Estonia was hit by widespread cyberattacks on Wednesday, Luukas Ilves, the country’s chief information officer and undersecretary for digital transformation, revealed on Thursday.

According to Estonian Public Broadcasting (ERR), Russian-backed hacker group Killnet claimed responsibility for the attacks, which targeted both public and private institutions.

They arrived a day after the removal of a Soviet tank statue in the eastern border town of Narva, and a day before the suspension of Russian tourist visas on August 18.

“Attacks were ineffective… With a few brief minor exceptions, websites remained fully available throughout the day. The attack went largely unnoticed in Estonia,” Ilves posted on Facebook. “As the CIO of government, I slept well.”

According to the Incident Management Service of the Estonian Department of Information Services, 12 attacks were carried out against various state institutions or websites and four attacks against private sector organizations in the last 24 hours.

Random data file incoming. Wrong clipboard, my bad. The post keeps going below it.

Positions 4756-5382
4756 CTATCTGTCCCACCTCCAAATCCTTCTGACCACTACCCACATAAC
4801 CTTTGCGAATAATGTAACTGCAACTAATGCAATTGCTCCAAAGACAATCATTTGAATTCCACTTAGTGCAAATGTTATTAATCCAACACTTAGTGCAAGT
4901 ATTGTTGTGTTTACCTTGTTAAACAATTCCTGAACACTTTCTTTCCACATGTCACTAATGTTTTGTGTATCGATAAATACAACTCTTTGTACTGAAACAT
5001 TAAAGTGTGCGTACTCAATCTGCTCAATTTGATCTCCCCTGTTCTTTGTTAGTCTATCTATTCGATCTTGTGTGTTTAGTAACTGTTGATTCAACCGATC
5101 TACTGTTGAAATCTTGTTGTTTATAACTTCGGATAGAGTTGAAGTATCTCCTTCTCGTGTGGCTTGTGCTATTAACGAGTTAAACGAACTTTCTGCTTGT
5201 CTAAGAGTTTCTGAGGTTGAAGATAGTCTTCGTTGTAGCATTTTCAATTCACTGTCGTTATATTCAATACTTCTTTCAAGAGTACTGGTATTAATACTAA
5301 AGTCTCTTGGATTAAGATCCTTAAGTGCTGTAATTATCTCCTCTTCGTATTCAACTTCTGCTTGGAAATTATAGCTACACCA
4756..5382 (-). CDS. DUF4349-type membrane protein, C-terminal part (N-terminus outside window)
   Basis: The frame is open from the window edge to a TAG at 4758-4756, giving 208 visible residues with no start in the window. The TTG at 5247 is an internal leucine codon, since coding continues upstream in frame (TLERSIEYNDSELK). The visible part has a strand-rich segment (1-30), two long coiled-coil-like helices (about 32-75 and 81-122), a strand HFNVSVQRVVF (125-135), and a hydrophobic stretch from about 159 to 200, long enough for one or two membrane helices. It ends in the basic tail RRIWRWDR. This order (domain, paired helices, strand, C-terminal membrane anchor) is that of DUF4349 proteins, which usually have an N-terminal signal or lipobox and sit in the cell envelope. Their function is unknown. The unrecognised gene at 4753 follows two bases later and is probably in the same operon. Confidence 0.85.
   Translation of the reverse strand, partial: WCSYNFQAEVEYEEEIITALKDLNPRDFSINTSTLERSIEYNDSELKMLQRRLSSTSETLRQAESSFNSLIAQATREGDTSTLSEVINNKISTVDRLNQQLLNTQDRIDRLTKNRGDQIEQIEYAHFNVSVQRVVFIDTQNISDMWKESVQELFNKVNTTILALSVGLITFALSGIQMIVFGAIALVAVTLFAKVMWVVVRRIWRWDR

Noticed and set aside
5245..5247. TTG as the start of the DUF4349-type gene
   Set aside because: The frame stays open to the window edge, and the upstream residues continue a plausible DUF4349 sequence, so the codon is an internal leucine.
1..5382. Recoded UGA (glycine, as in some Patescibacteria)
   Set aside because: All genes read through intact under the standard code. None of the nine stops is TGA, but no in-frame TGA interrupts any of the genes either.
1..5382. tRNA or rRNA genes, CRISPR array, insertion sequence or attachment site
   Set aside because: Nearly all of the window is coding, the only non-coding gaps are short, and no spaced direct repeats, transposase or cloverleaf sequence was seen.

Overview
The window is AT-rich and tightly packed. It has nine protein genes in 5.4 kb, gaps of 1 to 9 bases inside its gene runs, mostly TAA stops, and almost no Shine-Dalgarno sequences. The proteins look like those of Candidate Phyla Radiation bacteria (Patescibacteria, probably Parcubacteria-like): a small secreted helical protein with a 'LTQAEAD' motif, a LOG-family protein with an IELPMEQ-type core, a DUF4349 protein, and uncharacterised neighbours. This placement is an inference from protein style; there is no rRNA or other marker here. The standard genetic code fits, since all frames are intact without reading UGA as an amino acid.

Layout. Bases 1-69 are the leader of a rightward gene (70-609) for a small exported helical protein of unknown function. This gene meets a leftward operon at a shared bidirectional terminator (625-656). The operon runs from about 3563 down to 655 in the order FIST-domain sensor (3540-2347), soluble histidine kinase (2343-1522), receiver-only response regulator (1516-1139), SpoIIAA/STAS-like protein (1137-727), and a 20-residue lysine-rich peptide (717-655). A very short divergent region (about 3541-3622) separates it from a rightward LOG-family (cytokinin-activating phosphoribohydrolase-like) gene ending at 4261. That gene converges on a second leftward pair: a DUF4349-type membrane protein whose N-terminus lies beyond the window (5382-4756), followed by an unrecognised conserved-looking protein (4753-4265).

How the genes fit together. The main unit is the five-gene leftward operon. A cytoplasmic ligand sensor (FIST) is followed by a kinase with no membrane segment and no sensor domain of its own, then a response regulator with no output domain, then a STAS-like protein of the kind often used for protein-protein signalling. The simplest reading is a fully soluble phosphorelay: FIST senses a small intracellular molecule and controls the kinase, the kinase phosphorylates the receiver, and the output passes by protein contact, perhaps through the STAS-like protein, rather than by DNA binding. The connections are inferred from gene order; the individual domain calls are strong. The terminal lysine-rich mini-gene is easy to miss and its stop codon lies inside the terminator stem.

Nine of the attacks had no effect, while seven caused short service delays, state media reported.

Ilves says these are the largest attacks to hit the country since 2007, when Estonia became the first nation to be targeted by large-scale cyberattacks following the removal of a statue of a Soviet soldier. .

Estonia believes that the 2007 attacks were supported by the Russian state. The attacks lasted 22 days and targeted various government websites and local media.

On Wednesday, after weeks of deliberation and controversy, the Estonian government removed the statue of the Soviet T-34 tank from the eastern border town of Narva.

The tank monument was erected in 1970 to commemorate the Russian “liberation” of the city from the Nazis during World War II.

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